In 1976, Dr. Joseph Zawadsky, founding member of University Orthopaedic Associates, started an orthopedic residency at UMDMJ, now Rutgers Robert Wood Johnson, medical school.
At the time, three orthopedic residents a year would learn under the watchful eyes of members of the UOA staff. The program has progressively grown in the passing years from four to now twenty residents annually. Dr. Joseph Leddy was Dr. Zawadsky’s successor and with Dr. Leddy as chairman, orthopedic surgery became a separate department at the medical school. Dr. Charles Gatt has been serving as the chairman since 2003.
As UOA has expanded the number of surgeons in its practice, it has maintained a high level of certification and credentials for each doctor. This commitment to excellence places the group on the top tier of orthopedic practices. One of the qualities that is expected of prospective surgeons is a dedication to teaching. Each doctor is required to impart their knowledge onto the next generation of orthopedic surgeons. Teaching at the medical school is done on a volunteer basis, ensuring that the doctors are doing it purely out of the passion to enlighten residents.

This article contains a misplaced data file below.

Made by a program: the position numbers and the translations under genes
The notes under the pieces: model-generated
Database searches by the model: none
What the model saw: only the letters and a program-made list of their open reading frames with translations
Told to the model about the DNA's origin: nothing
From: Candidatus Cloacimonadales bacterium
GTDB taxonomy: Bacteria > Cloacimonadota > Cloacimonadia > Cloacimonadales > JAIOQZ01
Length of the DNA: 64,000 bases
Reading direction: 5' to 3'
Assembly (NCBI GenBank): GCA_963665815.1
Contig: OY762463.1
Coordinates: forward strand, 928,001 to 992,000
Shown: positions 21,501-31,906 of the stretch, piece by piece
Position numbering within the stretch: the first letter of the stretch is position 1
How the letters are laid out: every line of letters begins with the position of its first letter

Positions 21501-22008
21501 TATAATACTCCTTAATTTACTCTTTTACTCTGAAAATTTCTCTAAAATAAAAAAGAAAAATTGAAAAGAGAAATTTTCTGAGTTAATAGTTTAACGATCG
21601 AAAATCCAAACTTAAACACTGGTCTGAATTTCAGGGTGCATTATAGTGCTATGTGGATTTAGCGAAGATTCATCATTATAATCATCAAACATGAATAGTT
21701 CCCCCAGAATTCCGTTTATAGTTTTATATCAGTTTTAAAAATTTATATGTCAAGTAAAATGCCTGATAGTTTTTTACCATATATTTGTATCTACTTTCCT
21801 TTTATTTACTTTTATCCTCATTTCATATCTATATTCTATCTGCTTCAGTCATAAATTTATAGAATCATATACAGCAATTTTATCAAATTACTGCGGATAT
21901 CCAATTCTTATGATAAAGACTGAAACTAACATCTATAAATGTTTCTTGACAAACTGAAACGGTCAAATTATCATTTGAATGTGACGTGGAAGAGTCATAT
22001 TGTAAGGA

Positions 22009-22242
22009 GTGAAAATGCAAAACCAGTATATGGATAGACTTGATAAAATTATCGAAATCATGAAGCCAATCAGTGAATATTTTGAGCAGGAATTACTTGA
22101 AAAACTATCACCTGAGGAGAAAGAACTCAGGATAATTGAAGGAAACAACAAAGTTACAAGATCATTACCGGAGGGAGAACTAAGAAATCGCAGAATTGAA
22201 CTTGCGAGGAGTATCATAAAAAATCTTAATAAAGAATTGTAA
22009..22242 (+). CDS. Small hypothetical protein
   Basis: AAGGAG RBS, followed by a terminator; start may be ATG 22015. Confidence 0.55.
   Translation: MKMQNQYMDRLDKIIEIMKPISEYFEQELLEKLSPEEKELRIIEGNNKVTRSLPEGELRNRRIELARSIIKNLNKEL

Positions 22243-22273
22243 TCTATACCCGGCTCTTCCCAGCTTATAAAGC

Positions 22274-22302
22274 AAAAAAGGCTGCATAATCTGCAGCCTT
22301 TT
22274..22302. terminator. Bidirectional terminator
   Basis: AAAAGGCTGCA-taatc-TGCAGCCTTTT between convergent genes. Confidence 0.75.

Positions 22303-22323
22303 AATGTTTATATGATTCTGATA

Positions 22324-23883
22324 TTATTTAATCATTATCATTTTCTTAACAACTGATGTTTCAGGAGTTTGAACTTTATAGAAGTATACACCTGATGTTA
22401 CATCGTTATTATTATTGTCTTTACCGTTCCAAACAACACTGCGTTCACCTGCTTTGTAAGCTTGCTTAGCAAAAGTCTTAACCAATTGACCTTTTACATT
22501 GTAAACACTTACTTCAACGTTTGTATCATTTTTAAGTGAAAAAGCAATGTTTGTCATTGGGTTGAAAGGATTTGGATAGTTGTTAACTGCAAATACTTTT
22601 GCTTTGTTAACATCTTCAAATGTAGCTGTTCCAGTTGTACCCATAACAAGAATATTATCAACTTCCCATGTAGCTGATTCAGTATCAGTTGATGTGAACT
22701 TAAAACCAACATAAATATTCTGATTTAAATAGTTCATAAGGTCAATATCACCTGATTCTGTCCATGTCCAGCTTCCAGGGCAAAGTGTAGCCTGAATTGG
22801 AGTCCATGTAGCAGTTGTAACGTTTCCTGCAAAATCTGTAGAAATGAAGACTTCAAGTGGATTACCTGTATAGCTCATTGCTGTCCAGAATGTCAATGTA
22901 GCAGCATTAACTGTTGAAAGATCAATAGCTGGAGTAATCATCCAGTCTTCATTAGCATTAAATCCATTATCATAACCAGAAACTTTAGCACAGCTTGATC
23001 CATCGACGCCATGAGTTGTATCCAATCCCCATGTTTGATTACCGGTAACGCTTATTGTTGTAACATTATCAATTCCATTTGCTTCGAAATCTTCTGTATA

The Next Generation of Orthopaedic Surgeons
Having each member of the staff teach in addition to their other duties as doctors offers many advantages. Teaching the next generation of orthopedic surgeons requires that each doctor is up-to-date with all of the latest technological and surgical advances. As opposed to relying on traditional surgical methods, UOA surgeons need to understand and evaluate all of the latest and most innovative techniques so that their residents will graduate with an understanding of how they are performed.
With a staff that is always teaching, scholarly activity is both encouraged and expected. UOA surgeons are very active in clinical research. Learning about and evaluating the safety and effectiveness of the latest techniques ensures that only the most clinically proven are taught to residents and used at UOA. Maintaining a scientifically inquisitive approach to teaching and practice enables surgeons to understand orthopedics on the most intellectually sophisticated level.
When given the responsibility of educating residents, the professors must set an admirable example of how to interact with patients. The responsibility also includes continuing the search for and determining the efficacy of the latest scientific innovations.